While Mills would split one job in two, Joel Goldhar would “break up the company into AOL, Time, and Warner.” Goldhar, a professor at the Stuart Graduate School of Business at the Illinois Institute of Technology, maintains that this is “the only way to ‘clean up’ both the books and the brand image.”
Like other experts, Goldhar saw trouble in the merger between the original companies. His argument wasn’t focused on the often-debated overvaluation of pre-merger AOL (although he contends that based on a replacement value of between $25 billion and $35 billion, AOL was grossly overvalued at more $60 billion).
By Goldhar’s lights, size did not generate economies of scale in the AOL-Time Warner merger. The vertical integration of strategic business units — in this case, production and distribution companies — did not add to profitability, says Goldhar, because the units operate in each other’s businesses. The same advantages could have been gained through partnership or marketing contracts.
More importantly, Goldhar says that a breakup would encourage transparency in financial reporting. “Some companies,” he maintains, “create complex financial and organizational structures to reduce transparency.”
Did the Brand Take a Licking?
Brand expert Neil Morgan, a professor at the University of North Carolina’s Kenan-Flagler Business School, doesn’t think that the specter of investigations, restatements, and lawsuits will require much image cleanup. He maintains that the lasting negative effects associated with federal accounting investigations have been diluted over the past two years because, frankly, they have become commonplace. The same goes for restatements and protracted lawsuits — until the courts imposes damage awards.
What’s more, he doesn’t believe the AOL brand hurt the Time Warner brand at all. Morgan believes that erasing the moniker, or even spinning off the online company, probably would be driven by corporate politics or culture and not commercial reasons tied to brand value.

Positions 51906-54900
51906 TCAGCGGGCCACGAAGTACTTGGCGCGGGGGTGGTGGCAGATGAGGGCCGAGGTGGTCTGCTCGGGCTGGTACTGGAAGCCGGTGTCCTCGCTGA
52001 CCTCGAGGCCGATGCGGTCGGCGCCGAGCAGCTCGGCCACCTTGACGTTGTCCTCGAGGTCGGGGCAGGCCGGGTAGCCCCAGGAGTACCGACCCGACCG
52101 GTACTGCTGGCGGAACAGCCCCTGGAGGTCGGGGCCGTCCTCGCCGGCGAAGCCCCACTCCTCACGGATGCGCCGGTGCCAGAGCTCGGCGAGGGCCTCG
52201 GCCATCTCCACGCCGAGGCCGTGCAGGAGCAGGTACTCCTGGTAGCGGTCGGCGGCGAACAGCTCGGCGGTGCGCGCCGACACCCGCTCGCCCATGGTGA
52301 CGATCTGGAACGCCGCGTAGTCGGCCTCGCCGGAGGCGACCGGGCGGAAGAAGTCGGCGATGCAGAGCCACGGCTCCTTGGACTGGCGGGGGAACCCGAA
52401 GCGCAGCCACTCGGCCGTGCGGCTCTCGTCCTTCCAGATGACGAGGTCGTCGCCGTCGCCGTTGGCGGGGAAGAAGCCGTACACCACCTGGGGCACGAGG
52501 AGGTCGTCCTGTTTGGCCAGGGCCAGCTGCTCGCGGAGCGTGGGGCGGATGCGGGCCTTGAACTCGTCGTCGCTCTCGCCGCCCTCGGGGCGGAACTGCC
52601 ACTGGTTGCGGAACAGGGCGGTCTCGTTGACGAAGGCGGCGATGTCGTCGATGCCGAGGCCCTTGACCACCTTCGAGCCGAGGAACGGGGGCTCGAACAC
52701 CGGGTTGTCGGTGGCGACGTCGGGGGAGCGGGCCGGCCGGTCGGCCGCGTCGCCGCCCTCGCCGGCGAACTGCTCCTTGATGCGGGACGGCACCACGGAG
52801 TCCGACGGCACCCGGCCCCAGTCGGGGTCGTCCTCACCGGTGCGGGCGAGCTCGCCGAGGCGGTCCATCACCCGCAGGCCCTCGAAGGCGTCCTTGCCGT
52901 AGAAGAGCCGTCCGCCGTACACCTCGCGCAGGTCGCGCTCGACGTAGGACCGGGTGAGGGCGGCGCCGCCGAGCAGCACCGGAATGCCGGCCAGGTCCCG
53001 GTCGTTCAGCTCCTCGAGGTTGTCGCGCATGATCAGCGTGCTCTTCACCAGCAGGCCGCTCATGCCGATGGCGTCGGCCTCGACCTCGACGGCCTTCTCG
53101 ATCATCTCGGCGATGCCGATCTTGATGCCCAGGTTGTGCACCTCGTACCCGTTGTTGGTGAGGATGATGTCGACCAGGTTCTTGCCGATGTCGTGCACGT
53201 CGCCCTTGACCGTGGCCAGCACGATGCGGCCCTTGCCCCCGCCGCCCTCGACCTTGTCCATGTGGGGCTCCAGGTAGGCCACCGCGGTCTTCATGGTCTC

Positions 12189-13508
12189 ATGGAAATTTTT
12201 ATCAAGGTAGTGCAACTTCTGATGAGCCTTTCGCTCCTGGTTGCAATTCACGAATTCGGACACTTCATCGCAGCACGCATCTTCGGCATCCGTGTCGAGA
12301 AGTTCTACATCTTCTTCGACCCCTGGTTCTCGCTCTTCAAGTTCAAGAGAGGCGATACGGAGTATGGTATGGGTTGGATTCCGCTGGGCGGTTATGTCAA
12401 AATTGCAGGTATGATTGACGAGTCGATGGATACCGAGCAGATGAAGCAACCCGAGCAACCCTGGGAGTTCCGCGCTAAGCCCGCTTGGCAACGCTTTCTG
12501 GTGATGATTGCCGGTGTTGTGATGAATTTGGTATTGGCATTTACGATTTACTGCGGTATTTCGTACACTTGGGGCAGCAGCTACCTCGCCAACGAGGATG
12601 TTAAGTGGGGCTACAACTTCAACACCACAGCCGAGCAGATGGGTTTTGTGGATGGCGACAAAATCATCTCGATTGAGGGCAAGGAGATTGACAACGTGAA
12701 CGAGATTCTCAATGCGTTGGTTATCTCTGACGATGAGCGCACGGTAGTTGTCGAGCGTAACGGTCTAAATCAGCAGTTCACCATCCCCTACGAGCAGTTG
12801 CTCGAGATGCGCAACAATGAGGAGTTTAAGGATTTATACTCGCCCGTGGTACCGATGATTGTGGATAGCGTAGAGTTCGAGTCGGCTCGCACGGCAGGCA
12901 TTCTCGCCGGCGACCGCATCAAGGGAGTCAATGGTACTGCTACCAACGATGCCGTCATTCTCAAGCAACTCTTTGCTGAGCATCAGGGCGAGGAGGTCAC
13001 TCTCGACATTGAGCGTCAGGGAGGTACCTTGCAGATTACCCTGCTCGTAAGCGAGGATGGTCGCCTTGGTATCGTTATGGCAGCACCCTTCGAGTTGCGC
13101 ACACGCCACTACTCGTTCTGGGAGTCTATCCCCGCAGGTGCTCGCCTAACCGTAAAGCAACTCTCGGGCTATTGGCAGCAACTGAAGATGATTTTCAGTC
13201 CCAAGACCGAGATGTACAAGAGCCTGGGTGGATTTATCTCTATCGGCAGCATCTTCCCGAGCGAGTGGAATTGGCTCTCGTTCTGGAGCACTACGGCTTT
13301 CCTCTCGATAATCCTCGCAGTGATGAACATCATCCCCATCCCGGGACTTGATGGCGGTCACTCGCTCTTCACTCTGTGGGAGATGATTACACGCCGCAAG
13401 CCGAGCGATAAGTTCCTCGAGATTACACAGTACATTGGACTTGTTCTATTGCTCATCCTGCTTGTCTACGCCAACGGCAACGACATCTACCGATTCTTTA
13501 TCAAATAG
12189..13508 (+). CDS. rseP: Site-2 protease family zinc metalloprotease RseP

Time Warner managers shouldn’t worry about looking bad by defying the SEC either, at least not in the case of the Bertelsmann deals. “I would recommend pushing back if the case is defensible,” says Charles Lundelius, a securities and accounting expert with Annapolis-based FTI Consulting and the former CFO of Unimark Inc. and Markman Co.
Lundelius advocates a lot of “give and take” between the SEC staff and company executives during an investigation. “Finding that gray area is healthy,” he says, and so is” reaching a compromise” on subjective accounting calls. In a post-Enron environment, he muses, both the SEC and company executives tend to be more strict in their interpretation of generally accepted accounting principles
Amy Hutton agrees. A professor at Dartmouth’s Tuck School of Business, Hutton says the SEC has the advantage of 20/20 hindsight. She speculates that the SEC staff may think that AOL Time Warner was not conservative enough with the Bertelsmann accounting treatment, but adds that “the SEC might not have investigated the issue at all if the ‘good times’ had continued.”
She reckons that the SEC may be playing a weak hand regarding the Bertelsmann transactions. If the deals turn out to be simply Old Economy-style barters and are valued fairly, they can be recognized as revenue under FAS 63. The bigger problems might be whether details of the Bertelsmann barter were properly disclosed — and that this is not the first time AOL has had to clean up after messy accounting.
In the late 1990s, AOL incorrectly booked subscriber acquisition costs after introducing flat-rate pricing for online services. An audit enforcement action resulted in a charge of $385 million in 1998, to represent the balance of deferred subscriber acquisition costs dating back to September 1996, and the company was slapped with a fine.
But to their credit, AOL executives cleaned up the company’s image and its books; soon afterward they orchestrated one of the biggest merger deals in U.S. history. The question remains: Can Time Warner make history repeat itself?